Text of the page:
Frida Kahlo is known for her self-portraits, and here she holds a Mexican flag made of papel picado [cut paper] looking south on the U.S.-Mexican border. Kahlo was married for a time to Mexican muralist painter Diego Rivera, who was commissioned to paint extensive murals in cities across the U.S. Kahlo didn’t feel at home in the United States, and was upset by the industrialism she saw in cities such as Detroit and New York.
Buildings like esqueletos
block the Aztec sun—as I stand
over earth & wiring as roots.
Lindsey Thäden is the most recent winner of New York's 2016 #PoetweetNYC contest. Her poetry has appeared or is forthcoming in the Philadelphia-based Apeiron Review, eleven40seven, New York Metro, Passages North and Vending Machine Press, which is e-published from Sydney, Australia.
Spanish Moss and Moonlight
The shape on paper was hers, light pencil tracings of the first ideas of how the moss would hang in front of the moon, the humid haze would hover in the luxuriant Louisiana sky. Now he was shaping it in three dimensions, his fingers and hands working together, centering, centering, pressing, smoothing the Lake Pontchartrain clay; his strong left leg powering the treadle, the wheel spinning, the vase rising from a shapeless lump of earth into an almost living, an almost organic form.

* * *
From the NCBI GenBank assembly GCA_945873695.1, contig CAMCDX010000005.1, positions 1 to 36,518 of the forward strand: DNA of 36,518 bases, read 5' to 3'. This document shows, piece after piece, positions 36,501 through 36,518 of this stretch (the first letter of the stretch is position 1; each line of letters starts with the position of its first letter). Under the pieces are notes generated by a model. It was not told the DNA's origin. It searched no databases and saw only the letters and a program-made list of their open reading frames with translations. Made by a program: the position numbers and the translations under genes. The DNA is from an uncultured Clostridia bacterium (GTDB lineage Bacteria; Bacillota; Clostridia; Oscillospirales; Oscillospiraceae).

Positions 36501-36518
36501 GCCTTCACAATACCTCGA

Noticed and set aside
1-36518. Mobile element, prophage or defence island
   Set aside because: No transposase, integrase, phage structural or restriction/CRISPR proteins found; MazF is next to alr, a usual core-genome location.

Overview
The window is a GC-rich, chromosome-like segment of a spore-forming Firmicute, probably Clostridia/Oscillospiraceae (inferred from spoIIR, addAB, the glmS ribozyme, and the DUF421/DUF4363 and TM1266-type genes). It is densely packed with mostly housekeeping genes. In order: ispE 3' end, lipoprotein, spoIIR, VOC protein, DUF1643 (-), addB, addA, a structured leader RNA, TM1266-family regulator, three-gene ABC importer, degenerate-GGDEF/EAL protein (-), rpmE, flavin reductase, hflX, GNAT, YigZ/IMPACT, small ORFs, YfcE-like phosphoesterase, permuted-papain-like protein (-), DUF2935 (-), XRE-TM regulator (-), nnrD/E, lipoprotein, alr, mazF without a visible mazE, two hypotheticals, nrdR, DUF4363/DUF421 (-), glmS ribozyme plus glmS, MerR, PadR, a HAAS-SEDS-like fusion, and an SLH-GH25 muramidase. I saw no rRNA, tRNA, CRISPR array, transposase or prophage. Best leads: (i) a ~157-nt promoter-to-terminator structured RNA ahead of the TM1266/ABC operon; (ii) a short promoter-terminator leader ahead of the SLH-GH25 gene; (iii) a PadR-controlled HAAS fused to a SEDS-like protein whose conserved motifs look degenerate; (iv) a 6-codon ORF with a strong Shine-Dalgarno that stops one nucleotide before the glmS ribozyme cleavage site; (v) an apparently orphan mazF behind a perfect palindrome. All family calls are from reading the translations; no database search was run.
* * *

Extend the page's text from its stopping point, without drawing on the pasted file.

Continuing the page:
“Pinch in the neck,” she said, “there above that rounded shoulder that suggests the tops of the trees--constrict the clay into a sharply defined ring, a cylindrical edge that will pronounce: Here is a vase--a form with a hollowness, with emptiness, inside it. The blue and pale lighted circle of trees I have in mind will hold within that hollow space where all vases hide their secrets, the mystery of moonlit nights and bayous.”
She carries off the green ware, places it on her turntable and begins to shave off strips of clay, layers of clay, snippets of clay that drop to the workbench, leaving strands of moss to fall from the trees. As clay curls off the edge of her embossing knife, the live oaks and bald cypress rise, their branches woven, and everywhere the Spanish moss, drapes, droops, caresses the tree forms, bounds the growing image from above the way bayou trees frame the southern night skies.
With the first firing, the vase turns white as the fullest moon, ready for the glaze. The blues, pale, paler, palest, separate sky and foliage, shape and void, turn black bayou waters into a moonlit blue sheen, mark the sky for radiance with flowing silken glaze. The trees across the water loom upward, reaching, reaching, and the round moon hides behind fingers of moss, the deepest blue moss, moss that loves live oaks and warm nights and calling owls and chirping tree frogs.
And then the final fire, the kiln blazing, clay and glazes merging, capturing in the chemistry of ceramics and heat a moment of time, making it a piece of forever, burning into reality an imagining of shape and form and color and shadings. Oh, yes, here is what she saw before she began to sketch. And here is what his fingers felt before he took up the clay. Here is what they made, together, from earth and fire and memories, from Spanish moss, from live oaks, from moonlight.